7:25pm PT by Josh Wigler
'Better Call Saul' Delivers Its Very Own "One Who Knocks" Moment
Walter White was the best crystal meth producer in the Breaking Bad universe, but he wasn't the only one — and he doesn't have a monopoly on being "the one who knocks," either.
Enter: Tony Dalton as Lalo Salamanca, the cartel career man who made his Better Call Saul debut in the season four homestretch. Since his violent introduction to the series by way of bursting through a ceiling and murdering a bank employee, Lalo has gone on to cause all kinds of carnage in his quest against the Gus Fring (Giancarlo Esposito) establishment. His actions were so fiery as to land him in prison, requiring the legal services of one Jimmy McGill (Bob Odenkirk), better known to many as the newly named Saul Goodman — and Jimmy's own slippery slope into Lalo's world has resulted in his longtime romantic partner and newly married wife Kim Wexler (Rhea Seehorn) falling into that vortex, as well.
Written and directed by longtime Breaking Bad and Better Call Saul veteran Thomas Schnauz, season five's penultimate episode, "Bad Choice Road," finally brings Lalo, Jimmy and Kim in the same room as one another — indeed, the same room that Jimmy and Kim call home. In the middle of a tense fight as Kim keeps pressing Jimmy about his recent trip south of the border (which he's still keeping close to the vest, as far as all the bloodiest details), a knock arrives at the door — and in walks Lalo, who was supposed to be long gone in Mexico at that point but has returned with a great deal of suspicion toward Jimmy. Rightful suspicion, at that.
The scene plays out dangerously, with Lalo forcing Jimmy to spin the same story again and again, wanting to find out how his car became riddled with bullets. All the while, Mike Ehrmantraut (Jonathan Banks) has Lalo in his sites, positioned on a rooftop across the way. No bullets are fired. Instead, the deadliest legal gun in New Mexico speaks out: Kim Wexler, freshly resigned from her major law firm position, gives the performance of her career to save both herself and Jimmy from certain death. It works, and Lalo leaves, but what did he leave behind in his menacing wake?
Ahead, The Hollywood Reporter speaks with Dalton about his time on Better Call Saul, his views on Lalo's devil-may-care energy and what it was like to bring the boogeyman to life in Jimmy and Kim's home.
What has surprised you most about Lalo's story arc through season five?
The writers in general are so good at this thing, that every episode, you don't know where the story is going. Everything catches you off-guard. Right now, what it feels like for you, watching it? That's what it felt like for us as they were sending us the scripts. That's how we would find out [what's next]. So I never knew where Lalo was going. In my first few scenes, where he's cooking, he talks about how he's good with numbers. So I thought, okay, maybe he's an accountant! (Laughs.) But then all these other scenes start happening: He kills a guy at the Travel Wire, so, okay, he's insane! So, I take everything they throw at me like something that's completely new and fresh. It's not a place I thought we were going.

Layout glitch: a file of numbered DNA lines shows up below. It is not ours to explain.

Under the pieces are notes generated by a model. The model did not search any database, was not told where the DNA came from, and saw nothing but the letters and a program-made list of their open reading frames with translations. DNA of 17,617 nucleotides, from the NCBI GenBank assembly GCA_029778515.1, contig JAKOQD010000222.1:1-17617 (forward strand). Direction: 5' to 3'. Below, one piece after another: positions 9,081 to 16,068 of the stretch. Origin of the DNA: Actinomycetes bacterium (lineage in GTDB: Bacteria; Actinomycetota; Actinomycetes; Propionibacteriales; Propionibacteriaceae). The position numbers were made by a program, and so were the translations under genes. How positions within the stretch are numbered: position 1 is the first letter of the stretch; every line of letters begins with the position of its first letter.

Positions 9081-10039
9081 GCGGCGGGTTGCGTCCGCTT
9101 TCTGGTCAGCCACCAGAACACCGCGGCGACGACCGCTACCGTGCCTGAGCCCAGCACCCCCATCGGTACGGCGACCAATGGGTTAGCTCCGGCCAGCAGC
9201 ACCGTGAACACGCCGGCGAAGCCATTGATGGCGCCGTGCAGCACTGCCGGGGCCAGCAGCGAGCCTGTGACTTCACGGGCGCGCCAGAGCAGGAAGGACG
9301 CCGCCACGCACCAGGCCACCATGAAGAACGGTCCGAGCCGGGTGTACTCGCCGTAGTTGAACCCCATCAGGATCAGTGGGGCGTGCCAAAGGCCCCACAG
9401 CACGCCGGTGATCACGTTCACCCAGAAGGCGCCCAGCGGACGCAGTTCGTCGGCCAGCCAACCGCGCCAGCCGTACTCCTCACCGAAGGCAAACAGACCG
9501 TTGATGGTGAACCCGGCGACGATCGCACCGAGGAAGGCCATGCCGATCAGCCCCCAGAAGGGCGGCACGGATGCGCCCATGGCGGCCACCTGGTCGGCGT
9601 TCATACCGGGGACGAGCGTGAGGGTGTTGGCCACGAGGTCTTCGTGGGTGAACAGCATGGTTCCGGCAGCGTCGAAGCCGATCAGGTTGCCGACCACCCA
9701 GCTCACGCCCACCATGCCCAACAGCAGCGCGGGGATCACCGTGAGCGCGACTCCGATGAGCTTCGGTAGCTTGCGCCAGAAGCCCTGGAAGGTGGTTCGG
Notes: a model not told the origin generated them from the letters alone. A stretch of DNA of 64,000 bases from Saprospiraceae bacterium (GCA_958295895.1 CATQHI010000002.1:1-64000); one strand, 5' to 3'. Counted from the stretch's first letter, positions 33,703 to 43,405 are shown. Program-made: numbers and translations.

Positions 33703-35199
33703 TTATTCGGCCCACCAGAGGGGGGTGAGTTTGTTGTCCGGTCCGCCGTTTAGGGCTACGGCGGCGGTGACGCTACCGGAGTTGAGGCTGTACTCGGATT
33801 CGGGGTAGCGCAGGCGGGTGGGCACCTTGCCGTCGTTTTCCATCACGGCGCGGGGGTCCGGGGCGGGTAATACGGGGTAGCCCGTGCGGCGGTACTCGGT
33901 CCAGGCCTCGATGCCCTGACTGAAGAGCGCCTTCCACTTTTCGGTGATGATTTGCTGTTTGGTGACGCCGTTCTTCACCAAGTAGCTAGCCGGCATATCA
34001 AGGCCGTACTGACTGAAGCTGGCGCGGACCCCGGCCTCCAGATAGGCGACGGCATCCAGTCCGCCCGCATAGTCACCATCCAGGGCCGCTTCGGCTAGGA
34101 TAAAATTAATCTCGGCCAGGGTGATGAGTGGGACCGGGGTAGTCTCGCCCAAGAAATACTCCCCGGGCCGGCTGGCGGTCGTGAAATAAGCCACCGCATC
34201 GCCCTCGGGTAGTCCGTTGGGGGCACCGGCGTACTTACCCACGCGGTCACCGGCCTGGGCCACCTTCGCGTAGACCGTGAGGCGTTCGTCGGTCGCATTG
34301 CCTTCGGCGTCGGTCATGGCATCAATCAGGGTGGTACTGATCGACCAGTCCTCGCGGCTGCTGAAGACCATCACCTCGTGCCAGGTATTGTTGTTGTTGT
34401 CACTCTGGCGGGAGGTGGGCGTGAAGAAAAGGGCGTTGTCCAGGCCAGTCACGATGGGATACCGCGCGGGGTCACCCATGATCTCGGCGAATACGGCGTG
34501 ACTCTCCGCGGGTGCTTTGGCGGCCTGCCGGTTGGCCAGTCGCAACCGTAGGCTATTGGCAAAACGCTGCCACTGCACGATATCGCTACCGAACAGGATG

That's very in spirit with Lalo as a character, though. He's a man who lives in the moment. This episode puts that idea in the spotlight, as we see him back away from his plan to meet up with the cousins, and instead track down Jimmy's car because he senses holes in the story. There's often something in the room, whatever room that is, that Lalo sees but no one else sees.
Yeah. And I think one of the wisdoms of Lalo — if you can call it "wisdom" — it's that these guys in these cartels in Mexico, your fate is pretty much getting shot or thrown in jail. So you live in the moment. You take it as good as you possibly can, because most of these guys, they don't make it. It's a way of life. It's something I wanted to get across personally with this character, because it's something I had never seen before about anyone interpreting one of these types of character. They are always [played] so seriously, taking life so seriously, but I would think it's the other way around. The worries … that's something Lalo doesn't do. He's always maybe one little step ahead, because he's thinking about something else. He's not thinking about the gravity of the situation. If the worst case scenario is he gets shot? Oh, well! Then it's over. Thanks, goodbye. I think that's very powerful for a character.